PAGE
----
Education Opinion

Lessons from NCLB

By Learning Forward — February 13, 2012 3 min read
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Last month marked the tenth anniversary of the passage of the landmark No Child Left Behind Act. Many education organizations, reformers, and commentators issued statements or wrote columns describing what a decade of experience had revealed about the law’s weaknesses and strengths. Many cited what they regard as the law’s unrealistic goal of all students performing at the proficient level by 2014. Others criticized the law’s requirement that for a school to demonstrate Adequate Yearly Progress (AYP), each student demographic subgroup had to improve its academic performance each year. The law also had defenders who praised NCLB’s high expectations for all students’ performance. Many commentators referenced how NCLB has caused states to produce more reliable student performance data, and prompted educators to learn how to use the data.

Most of these NCLB commentaries didn’t address professional learning. This isn’t surprising since NCLB had few requirements related to professional development. The law’s requirement that all teachers be “highly qualified” sparked a flurry of professional development, but its focus was more about credentialing than improving teachers’ performance. The law also included a definition of professional development that had been lacking in previous iterations of the Elementary and Secondary Education Act, but it was primarily a list of permitted activities. The law called for such activities to be “regularly evaluated for their impact on increased teacher effectiveness and improved student academic achievement,” but the Department of Education never enforced this provision, and states and school systems ignored it.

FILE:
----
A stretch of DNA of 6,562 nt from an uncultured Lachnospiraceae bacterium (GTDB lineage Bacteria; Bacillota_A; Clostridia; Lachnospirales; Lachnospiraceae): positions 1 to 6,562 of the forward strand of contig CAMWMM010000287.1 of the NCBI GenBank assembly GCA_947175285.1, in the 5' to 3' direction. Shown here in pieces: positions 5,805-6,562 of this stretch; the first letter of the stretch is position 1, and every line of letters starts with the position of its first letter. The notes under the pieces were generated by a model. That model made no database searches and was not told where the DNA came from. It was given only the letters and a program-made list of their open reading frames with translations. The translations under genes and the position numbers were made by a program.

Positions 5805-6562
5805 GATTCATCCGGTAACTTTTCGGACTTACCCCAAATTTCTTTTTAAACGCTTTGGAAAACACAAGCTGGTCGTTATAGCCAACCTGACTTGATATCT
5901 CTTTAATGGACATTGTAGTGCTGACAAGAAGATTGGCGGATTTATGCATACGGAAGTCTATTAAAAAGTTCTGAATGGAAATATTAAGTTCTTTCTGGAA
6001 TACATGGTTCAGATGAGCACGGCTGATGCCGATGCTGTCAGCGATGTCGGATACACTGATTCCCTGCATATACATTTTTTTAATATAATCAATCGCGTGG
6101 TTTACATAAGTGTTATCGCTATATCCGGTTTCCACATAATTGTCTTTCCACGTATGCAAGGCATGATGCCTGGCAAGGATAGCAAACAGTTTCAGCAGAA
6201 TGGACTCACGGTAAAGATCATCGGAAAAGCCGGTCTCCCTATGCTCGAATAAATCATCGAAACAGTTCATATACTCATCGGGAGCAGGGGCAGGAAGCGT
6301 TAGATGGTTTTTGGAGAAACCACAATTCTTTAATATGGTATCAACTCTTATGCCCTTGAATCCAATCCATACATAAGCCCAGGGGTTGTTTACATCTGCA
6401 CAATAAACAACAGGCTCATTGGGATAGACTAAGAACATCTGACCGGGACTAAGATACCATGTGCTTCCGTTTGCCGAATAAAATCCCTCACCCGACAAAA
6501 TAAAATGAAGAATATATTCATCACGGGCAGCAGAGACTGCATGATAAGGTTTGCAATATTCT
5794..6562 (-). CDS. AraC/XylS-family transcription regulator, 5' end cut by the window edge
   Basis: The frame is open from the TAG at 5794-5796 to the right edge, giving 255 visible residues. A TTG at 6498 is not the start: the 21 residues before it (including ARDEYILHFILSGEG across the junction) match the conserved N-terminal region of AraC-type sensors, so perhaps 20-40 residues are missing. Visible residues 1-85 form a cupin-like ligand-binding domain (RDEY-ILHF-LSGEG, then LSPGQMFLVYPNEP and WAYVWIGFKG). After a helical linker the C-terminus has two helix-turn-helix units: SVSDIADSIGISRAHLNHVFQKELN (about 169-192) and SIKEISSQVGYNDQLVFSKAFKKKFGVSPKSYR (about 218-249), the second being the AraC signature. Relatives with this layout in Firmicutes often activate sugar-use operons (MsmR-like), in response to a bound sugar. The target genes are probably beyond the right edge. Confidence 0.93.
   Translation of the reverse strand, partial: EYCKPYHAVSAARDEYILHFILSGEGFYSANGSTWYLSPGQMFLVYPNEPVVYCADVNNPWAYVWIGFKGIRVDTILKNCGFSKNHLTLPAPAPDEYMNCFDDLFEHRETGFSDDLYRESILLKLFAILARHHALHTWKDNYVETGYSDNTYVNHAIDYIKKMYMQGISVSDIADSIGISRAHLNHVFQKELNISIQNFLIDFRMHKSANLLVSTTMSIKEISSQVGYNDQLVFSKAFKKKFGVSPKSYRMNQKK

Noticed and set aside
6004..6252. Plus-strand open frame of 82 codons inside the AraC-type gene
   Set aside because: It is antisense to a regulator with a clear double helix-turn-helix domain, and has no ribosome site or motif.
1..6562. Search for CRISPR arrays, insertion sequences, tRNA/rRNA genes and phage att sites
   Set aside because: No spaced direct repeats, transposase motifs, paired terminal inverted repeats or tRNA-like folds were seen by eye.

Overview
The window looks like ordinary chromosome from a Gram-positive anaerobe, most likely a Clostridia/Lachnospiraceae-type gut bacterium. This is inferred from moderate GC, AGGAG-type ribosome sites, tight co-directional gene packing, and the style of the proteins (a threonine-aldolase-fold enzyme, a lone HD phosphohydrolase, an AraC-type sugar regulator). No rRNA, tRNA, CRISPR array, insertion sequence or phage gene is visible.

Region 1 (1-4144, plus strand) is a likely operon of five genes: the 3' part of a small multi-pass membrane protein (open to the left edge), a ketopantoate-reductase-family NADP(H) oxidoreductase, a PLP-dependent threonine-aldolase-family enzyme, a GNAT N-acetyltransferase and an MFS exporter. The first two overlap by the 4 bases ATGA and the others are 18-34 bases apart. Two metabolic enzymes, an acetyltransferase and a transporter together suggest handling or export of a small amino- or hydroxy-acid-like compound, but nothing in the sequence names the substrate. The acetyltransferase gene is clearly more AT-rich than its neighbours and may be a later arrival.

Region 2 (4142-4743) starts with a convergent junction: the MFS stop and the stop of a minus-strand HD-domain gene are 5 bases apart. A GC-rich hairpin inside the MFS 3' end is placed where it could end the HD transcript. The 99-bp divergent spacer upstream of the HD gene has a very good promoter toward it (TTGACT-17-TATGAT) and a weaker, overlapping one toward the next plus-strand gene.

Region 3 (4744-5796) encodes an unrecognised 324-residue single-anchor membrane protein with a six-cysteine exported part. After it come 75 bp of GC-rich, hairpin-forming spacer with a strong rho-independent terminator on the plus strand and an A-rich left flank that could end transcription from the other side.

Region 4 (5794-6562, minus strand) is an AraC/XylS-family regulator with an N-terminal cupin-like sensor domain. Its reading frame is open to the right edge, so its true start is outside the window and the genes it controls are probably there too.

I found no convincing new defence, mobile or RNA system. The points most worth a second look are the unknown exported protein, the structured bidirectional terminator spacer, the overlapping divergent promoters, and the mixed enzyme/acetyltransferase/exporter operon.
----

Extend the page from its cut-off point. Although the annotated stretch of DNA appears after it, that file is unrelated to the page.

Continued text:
This is not to say that the NCLB has had no impact on professional learning. Because the low performance of one or more student subgroups could result in a school failing to make AYP, large numbers of schools were identified as academically deficient. This was true even for schools that had for years enjoyed good reputations because most of their students performed well while, “below the radar,” the academic performance of a minority of students languished. Some school systems found problems so severe that they replaced administrators and required all teachers to resign and reapply for their former positions. But what school systems soon realized was that many teachers simply did not have the knowledge and skills necessary to enable their students to meet the NCLB’s proficiency expectations. In addition, the students who were least able to perform at standard were often those whose learning was complicated by their poverty, first language, disability, or other factors, and this also challenged many teachers.

Since NCLB’s passage, school systems have realized that providing more resources to schools, improving the curriculum, and assigning more talented administrators will not, by themselves, increase student achievement. Teacher performance must also have to improve. The only way to achieve this result is for educators to engage more frequently and systematically in quality professional learning.

School systems now understand that professional learning is not just a teacher benefit, a demand of teacher unions, or a state requirement. Instead, it is fundamental to increasing student performance.

Implementation exposes the limitations and unintended consequences of any legislation. As the past 10 years have demonstrated, the No Child Left Behind Act was far from perfect, but, indirectly, it did succeed in causing states and school systems to take more seriously the quality, intensity, frequency, and results of professional learning. And the next iteration of the law will certainly include more attention to increasing teachers’ knowledge and skills.

Stephanie Hirsh
Executive Director, Learning Forward

The opinions expressed in Learning Forward’s PD Watch are strictly those of the author(s) and do not reflect the opinions or endorsement of Editorial Projects in Education, or any of its publications.